Environmental enrichment (EE) has long been postulated as a behavioral treatment for drug addiction based on its preventive effects in animal models: rodents experiencing prior EE exhibit increased resistance to establishing drug taking and seeking. However, the therapeutic effects of EE, namely, the effects of EE when applied after drug exposure, are often marginal and transient. Using incubation of cue-induced cocaine craving, a rat relapse model depicting progressive intensification of cocaine seeking after withdrawal from cocaine self-administration, our present study reveals that after cocaine withdrawal, in vivo circuit-specific long-term depression (LTD) unmasks the therapeutic power of EE to achieve long-lasting anti-relapse effects. Specifically, our previous results show that cocaine self-administration generates AMPA receptor (AMPAR)-silent excitatory synapses within the basolateral amygdala (BLA) to nucleus accumbens (NAc) projection, and maturation of these silent synapses via recruiting calcium-permeable (CP) AMPARs contributes to incubation of cocaine craving. Here, we show that after cocaine withdrawal and maturation of silent synapses, the BLA-to-NAc projection became highly resistant to EE. However, optogenetic LTD applied to this projection in vivo transiently re-silenced these silent synapses by removing CP-AMPARs. During this transient window, application of EE resulted in the insertion of nonCP-AMPARs, thereby remodeling the "incubated" BLA-to-NAc projection. Consequently, incubation of cocaine craving was decreased persistently. These results reveal a mechanistic basis through which the persistent anti-relapse effects of EE can be unleashed after drug withdrawal.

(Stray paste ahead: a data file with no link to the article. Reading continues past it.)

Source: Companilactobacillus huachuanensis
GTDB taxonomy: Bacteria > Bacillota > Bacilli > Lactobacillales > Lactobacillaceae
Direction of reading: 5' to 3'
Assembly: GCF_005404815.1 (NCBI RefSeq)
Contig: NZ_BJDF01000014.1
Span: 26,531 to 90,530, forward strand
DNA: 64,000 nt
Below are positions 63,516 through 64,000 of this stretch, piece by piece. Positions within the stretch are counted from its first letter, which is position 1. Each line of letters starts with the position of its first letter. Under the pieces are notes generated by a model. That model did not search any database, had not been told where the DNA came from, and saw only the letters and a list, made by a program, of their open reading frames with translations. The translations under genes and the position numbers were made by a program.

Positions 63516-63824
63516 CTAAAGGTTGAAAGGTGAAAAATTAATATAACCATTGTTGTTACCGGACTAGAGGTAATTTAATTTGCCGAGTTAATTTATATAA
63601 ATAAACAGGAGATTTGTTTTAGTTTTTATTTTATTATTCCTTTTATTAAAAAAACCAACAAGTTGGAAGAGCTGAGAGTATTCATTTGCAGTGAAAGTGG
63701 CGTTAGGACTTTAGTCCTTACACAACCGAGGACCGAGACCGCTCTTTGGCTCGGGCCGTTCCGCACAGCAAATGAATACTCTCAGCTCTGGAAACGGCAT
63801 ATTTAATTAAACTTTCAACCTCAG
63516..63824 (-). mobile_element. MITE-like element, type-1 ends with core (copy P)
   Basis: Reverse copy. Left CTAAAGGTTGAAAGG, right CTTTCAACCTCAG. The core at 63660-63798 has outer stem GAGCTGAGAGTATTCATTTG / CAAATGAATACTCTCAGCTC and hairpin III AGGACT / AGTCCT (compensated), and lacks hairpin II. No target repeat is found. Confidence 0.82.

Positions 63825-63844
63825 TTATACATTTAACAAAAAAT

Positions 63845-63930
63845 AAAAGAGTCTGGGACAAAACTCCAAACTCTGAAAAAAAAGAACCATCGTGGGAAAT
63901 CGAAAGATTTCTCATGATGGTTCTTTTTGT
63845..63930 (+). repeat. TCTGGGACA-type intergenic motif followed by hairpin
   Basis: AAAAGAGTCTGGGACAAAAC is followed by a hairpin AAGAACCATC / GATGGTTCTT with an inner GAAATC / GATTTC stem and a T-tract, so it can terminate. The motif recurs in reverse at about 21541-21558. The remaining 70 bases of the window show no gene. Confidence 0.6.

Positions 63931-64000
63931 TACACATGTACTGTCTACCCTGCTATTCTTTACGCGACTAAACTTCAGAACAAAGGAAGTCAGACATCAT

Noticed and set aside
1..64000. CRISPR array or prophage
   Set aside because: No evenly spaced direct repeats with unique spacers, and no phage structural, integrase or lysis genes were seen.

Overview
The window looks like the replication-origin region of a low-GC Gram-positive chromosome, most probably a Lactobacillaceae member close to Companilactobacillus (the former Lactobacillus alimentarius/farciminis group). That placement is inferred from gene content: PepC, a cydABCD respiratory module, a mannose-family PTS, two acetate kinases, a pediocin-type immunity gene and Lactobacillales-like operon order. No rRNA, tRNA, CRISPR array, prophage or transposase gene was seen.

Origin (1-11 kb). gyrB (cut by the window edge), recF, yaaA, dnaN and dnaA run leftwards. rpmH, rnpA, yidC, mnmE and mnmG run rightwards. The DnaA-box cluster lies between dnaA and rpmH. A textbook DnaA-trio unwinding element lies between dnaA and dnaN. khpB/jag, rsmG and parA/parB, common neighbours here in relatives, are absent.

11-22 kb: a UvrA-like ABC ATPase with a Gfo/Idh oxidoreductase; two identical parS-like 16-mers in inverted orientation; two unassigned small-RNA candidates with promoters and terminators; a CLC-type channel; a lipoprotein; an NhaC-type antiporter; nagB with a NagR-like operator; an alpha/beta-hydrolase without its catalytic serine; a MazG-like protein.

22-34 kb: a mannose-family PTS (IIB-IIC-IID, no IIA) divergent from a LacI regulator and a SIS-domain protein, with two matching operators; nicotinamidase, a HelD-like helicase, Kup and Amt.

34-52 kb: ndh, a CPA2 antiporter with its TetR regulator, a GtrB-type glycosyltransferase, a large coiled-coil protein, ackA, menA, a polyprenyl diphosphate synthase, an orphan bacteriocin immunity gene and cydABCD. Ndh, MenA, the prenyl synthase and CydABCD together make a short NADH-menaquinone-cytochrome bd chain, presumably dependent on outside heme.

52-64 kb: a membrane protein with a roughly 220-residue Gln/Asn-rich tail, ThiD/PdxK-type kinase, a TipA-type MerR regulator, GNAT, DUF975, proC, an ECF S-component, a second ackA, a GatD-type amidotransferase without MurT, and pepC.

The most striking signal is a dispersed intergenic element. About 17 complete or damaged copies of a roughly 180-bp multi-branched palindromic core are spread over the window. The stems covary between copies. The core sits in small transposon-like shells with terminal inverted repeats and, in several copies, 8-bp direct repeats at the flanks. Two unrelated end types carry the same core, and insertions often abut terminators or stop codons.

Keywords: accumbens; cocaine; environmental enrichment; incubation; silent synapse.